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IJCNN 2023 Competition on Reproducibility and Loss Landscape Mapping in Feed-forward Neural Networks

Feed-forward neural networks (aka multilayer perceptrons) have been widely applied to supervised learning problems since the mid-1980s. Over this time, thousands of different datasets have been used in thousands of different experimental studies, with results reported in the literature. This research has helped to fuel tremendous progress in the field. However, documented reproduction of published experimental results has never been attempted in many cases. The availability of computational resources, software libraries and datasets creates the opportunity to attempt to reproduce and even expand on experiments that previously took a large amount of time. In addition, it is possible to run experiments not just to try and locate single best minimizer of the training loss function, but to collect and explore numerous convergence points on a loss landscape, to better understand the properties of problem instances (e.g. in relation to multimodal optimization and exploratory-driven techniques such as quality-diversity search).

The goal of this competition is to challenge researchers to: (a) attempt to reproduce an existing experimental study and report on their findings (including successes, failures and lessons learned); and/or (b) carry out an experimental study on the loss landscape of a neural network training problem instance to reveal new insights (including finding multiple high-quality solutions and points of attraction for different training algorithms).

Details and Evaluation

Reproducing an experimental study will depend on many factors, including the availability of the dataset(s) used, details provided about the network size, activation functions, training algorithm, weight initialisation technique and hyperparameter settings. If some details are not available, participants may take different approaches to attempt to reproduce the experiment (e.g. using recommended values or searching for a feasible configuration that lines up with the original results). If similar results cannot be produced, participants may attempt to suggest possible reasons for the observed differences.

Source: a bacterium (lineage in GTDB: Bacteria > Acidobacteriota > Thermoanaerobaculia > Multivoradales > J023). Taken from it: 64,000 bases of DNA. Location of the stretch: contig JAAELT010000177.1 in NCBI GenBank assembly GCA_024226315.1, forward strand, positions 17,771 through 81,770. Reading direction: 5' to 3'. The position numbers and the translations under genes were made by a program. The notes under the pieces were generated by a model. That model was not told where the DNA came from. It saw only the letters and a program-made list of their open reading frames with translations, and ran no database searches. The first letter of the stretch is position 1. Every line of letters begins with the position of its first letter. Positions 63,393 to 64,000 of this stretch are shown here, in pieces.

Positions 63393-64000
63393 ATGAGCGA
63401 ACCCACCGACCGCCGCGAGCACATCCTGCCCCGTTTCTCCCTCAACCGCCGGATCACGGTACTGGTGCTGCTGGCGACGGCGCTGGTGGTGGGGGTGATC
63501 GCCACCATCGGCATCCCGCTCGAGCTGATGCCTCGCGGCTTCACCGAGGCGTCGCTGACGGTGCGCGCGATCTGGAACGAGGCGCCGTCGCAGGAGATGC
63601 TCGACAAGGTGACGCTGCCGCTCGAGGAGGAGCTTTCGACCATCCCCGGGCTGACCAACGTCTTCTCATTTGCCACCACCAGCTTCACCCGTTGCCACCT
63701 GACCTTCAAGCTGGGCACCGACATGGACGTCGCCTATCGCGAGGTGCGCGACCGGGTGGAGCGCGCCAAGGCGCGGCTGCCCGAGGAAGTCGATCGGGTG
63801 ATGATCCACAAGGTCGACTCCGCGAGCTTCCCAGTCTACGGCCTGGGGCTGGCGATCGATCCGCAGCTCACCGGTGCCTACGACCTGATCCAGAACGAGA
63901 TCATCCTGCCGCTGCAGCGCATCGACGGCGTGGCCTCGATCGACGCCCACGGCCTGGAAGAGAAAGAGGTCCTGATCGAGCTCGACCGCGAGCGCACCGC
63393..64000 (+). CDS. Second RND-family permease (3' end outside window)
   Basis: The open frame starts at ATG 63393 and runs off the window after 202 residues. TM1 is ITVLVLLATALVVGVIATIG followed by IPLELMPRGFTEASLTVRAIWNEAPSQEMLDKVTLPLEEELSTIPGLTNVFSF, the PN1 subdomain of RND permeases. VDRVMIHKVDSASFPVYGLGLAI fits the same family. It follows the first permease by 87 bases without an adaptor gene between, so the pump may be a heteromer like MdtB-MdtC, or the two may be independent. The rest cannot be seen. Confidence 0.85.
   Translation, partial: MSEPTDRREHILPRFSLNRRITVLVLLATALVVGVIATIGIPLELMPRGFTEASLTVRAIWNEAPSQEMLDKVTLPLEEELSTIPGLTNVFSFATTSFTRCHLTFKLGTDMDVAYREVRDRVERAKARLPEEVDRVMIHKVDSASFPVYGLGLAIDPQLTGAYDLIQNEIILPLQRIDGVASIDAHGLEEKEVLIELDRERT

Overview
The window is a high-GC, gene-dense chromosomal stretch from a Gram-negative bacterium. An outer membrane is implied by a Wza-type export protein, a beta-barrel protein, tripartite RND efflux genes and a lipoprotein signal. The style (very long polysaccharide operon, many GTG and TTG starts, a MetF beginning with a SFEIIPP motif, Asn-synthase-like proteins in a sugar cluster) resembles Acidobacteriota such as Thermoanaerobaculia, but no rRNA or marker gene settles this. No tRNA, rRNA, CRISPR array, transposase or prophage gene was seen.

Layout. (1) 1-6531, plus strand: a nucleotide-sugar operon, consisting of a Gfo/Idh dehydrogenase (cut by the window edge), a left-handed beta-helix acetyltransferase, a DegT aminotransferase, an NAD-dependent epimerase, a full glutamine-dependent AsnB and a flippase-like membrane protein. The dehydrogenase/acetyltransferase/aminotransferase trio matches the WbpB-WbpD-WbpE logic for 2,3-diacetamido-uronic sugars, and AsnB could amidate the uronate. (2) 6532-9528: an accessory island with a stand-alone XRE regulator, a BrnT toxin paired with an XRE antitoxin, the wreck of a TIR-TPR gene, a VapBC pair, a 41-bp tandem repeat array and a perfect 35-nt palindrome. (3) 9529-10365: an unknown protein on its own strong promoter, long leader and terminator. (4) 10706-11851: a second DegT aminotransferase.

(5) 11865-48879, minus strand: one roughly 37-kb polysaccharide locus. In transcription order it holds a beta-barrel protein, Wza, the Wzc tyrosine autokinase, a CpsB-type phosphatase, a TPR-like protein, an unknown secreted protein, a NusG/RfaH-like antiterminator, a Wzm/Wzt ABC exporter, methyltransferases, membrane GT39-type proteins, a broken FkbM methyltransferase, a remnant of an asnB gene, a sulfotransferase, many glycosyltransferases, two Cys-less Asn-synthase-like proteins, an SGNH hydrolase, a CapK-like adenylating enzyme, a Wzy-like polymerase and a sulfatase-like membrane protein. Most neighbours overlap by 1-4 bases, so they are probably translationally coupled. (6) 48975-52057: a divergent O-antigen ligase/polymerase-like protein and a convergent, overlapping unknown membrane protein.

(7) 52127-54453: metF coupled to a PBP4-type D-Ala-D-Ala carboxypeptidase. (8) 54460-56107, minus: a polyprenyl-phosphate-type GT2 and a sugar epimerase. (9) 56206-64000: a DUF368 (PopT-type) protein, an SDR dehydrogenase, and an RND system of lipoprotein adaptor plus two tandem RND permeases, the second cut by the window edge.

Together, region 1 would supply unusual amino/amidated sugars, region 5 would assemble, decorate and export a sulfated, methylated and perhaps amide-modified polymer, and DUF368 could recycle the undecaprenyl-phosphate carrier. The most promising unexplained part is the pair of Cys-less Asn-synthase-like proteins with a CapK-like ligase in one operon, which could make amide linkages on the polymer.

Studying a problem instance also requires specifying a dataset and all experimental factors. Widely used datasets and network/parameter settings from the literature are recommended as this may provide some additional evidence to support or contradict results found in the past.

Submissions to this competition will be evaluated based on the extent to which they make a contribution to the reproducibility of experimental studies of feed-forward neural networks. This includes the results found, code provided, results data over large sets of training runs, etc.


Submissions should include as a minimum a brief report describing the aims, method, results and discussion of the study. Providing the code used and results data produced is also highly encouraged (e.g. via a publicly available repository). The report could be integrated into, e.g. a jupyter or colab notebook, in which case a brief “readme” submission via email is acceptable, with a link to the repository/notebook.

Deadline: 31st May, 2023. Submit via email to marcusg@uq.edu.au


Marcus Gallagher, University of Queensland, Australia
Anna Bosman, Unversity of Pretoria, South Africa
Saman Halgamuge, University of Melbourne, Australia
Mario Andres Munoz, University of Melbourne, Australia
Katherine Malan, University of South Africa
Roberto Santana, University of the Basque Country, Spain